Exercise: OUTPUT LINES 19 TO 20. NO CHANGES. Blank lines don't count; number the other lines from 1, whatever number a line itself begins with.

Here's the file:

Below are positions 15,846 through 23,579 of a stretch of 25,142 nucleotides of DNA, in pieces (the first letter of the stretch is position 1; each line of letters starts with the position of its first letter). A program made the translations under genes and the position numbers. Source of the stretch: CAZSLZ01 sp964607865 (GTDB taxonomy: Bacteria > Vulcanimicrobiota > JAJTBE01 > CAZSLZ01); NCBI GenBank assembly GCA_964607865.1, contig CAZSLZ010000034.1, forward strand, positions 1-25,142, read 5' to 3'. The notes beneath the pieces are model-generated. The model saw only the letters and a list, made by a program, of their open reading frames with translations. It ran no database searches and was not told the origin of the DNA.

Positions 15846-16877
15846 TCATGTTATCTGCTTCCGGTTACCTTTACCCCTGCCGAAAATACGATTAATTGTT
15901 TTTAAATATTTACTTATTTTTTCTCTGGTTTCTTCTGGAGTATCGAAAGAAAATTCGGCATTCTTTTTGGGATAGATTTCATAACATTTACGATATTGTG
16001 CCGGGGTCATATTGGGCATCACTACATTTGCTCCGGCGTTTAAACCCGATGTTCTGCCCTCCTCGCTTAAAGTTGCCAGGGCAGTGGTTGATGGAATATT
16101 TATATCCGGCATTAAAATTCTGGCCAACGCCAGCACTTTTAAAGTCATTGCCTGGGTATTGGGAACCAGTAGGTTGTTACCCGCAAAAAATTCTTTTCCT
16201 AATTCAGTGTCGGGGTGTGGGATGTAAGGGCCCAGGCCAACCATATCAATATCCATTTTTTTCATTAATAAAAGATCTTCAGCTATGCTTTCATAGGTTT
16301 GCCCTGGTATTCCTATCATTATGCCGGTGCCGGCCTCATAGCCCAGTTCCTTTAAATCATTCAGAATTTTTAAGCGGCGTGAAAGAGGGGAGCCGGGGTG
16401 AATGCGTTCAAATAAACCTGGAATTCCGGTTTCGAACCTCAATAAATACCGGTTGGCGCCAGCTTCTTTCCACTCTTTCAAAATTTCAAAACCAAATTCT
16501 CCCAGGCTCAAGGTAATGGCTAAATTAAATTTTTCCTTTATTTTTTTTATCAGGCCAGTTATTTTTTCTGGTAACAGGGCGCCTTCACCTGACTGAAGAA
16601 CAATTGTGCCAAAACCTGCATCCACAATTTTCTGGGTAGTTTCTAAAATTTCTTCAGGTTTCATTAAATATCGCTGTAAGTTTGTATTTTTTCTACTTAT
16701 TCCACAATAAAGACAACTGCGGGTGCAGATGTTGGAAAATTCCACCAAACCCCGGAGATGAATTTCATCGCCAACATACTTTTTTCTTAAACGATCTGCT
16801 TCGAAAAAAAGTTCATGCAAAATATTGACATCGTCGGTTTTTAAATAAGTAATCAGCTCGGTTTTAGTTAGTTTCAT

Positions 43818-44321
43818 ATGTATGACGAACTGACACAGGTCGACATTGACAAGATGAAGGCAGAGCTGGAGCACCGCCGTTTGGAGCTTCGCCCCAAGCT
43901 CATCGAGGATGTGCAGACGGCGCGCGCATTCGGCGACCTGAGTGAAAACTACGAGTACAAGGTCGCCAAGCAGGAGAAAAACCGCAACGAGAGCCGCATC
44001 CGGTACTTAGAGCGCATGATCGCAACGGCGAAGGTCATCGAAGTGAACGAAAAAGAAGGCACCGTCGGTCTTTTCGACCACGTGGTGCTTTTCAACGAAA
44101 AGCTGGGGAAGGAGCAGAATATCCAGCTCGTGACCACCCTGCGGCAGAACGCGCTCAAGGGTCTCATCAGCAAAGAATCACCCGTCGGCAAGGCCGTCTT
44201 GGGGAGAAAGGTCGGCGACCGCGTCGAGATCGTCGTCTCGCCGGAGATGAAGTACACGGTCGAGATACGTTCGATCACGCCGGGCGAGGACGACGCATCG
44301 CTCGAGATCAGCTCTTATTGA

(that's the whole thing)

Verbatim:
44201 GGGGAGAAAGGTCGGCGACCGCGTCGAGATCGTCGTCTCGCCGGAGATGAAGTACACGGTCGAGATACGTTCGATCACGCCGGGCGAGGACGACGCATCG
44301 CTCGAGATCAGCTCTTATTGA